This is because the account used does not have the required permissions. Make sure you add it to the local Admins group and to the local ADSyncAdmins group.

Tuesday, April 28, 2015

Exchange 2013 Performance Health Checker Script

Microsoft has just published the Exchange 2013 Performance Health Checker script, which checks various configuration items on Exchange 2013 servers to make sure they match the recommendations published in the “Exchange 2013 Sizing and Configuration Recommendations” guidance on TechNet. It also reports on OS, system and hardware information. It can be ran remotely, against a single server or a group of servers.
The script takes some of the most common configuration causes of Exchange 2013 performance cases that Microsoft has encountered in support and allows administrators to rule them out quickly without having to check each server or read through the entire TechNet guidance.
The current list of items the script reports on is:
  • Operation System version
  • Exchange Build
  • Physical/Virtual Machine
  • Server Manufacturer and Model (physical hardware only)
  • VM host processor/memory configuration recommendations
  • Exchange server roles
  • Pagefile Size
  • Power Settings
  • .NET Framework version
  • Network card name and speed
  • Network card driver date and version (Windows 2012 and Windows 2012 R2 only)
  • RSS enabled (Windows 2012 and Windows 2012 R2 only)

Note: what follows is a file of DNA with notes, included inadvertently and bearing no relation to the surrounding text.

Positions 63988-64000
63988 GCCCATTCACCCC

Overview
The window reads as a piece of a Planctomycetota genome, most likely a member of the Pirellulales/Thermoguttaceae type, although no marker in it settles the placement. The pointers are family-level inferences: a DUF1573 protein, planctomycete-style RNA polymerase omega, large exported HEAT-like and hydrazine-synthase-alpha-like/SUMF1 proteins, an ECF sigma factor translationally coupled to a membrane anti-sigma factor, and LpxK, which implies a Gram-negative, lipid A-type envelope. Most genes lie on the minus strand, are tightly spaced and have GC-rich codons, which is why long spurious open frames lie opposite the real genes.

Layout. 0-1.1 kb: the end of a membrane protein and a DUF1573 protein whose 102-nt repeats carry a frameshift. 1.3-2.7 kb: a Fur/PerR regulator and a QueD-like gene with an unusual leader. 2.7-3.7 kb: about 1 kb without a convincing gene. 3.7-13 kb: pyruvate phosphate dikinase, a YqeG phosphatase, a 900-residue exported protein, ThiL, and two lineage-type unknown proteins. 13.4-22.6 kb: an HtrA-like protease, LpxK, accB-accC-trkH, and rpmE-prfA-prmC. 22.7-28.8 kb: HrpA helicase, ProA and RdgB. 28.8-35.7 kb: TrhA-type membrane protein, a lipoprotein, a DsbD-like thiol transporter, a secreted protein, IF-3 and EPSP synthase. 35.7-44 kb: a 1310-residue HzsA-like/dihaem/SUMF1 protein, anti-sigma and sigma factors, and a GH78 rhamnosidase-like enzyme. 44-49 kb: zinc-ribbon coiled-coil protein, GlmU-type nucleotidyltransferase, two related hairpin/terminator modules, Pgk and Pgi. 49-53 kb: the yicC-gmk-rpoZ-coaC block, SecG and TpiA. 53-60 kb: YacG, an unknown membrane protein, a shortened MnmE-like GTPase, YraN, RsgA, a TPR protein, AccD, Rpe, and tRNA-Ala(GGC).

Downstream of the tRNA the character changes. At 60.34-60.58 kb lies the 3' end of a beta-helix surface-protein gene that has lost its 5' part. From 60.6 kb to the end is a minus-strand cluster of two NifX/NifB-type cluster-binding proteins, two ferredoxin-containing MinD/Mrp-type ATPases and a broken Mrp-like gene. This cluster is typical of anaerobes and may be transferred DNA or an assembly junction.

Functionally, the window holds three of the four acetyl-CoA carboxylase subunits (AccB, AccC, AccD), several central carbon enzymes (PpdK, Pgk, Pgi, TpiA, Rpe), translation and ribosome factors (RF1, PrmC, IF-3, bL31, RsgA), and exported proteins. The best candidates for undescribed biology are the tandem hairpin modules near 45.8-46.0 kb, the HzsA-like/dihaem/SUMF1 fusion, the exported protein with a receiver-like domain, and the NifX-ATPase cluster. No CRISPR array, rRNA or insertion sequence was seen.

• Physical Memory amount
  • Processor Model
  • Number of processors, cores, and core speed
  • Hyper-threading enabled/disabled
  • Processor speed being throttled
  • Current list of active/passive databases and mailboxes (optional)
Let us look at some examples. First, we run the script without any parameters, meaning it will check the local server. We could use the –Server parameter to run it against a remote server.

By including the –MailboxReport parameter, the script presents some statistics around mailboxes and databases:

Another useful parameter is –LoadBalancingReport which looks at all CAS servers to determine how user connections are being load balanced across these servers. We can use the -CasServerList to specify which CAS servers we want to check.

Every time the script runs, it outputs the results to a log file as mentioned at the end of every output. In the next screenshot we can see the report from the cmdlet above:

Monday, April 20, 2015

Office 365 Compliance Center

The new Compliance Center contains the key compliance-related features for an Office 365 administrator to manage compliance across Office 365, Exchange Online and SharePoint Online.
Currently many of the compliance features are still accessible through service-specific management interfaces, such as the Exchange Admin Center. However, this will change in the future as more service independent compliance features are added to the Compliance Center.
Consolidating compliance functionality across services into this single area will make compliance features easier to access and enhance your end-to-end task-based experience.
To access the Compliance Center you can either go directly to its URL at or, if you are an Office 365 administrator:

1. Sign in to Office 365;
2. Select the app launcher icon in the upper-left and choose Admin:
3. In the lower-left navigation, expand Admin and choose Compliance:
4. You are then taken into the new Compliance Center:
As mentioned, this is currently being rolled out so it is possible that you will not see all the features in here just yet. For example, there will be an Auditing section as well which is not yet present in my tenant.
Stay tuned for a full article on the new Office 365 Compliance Center!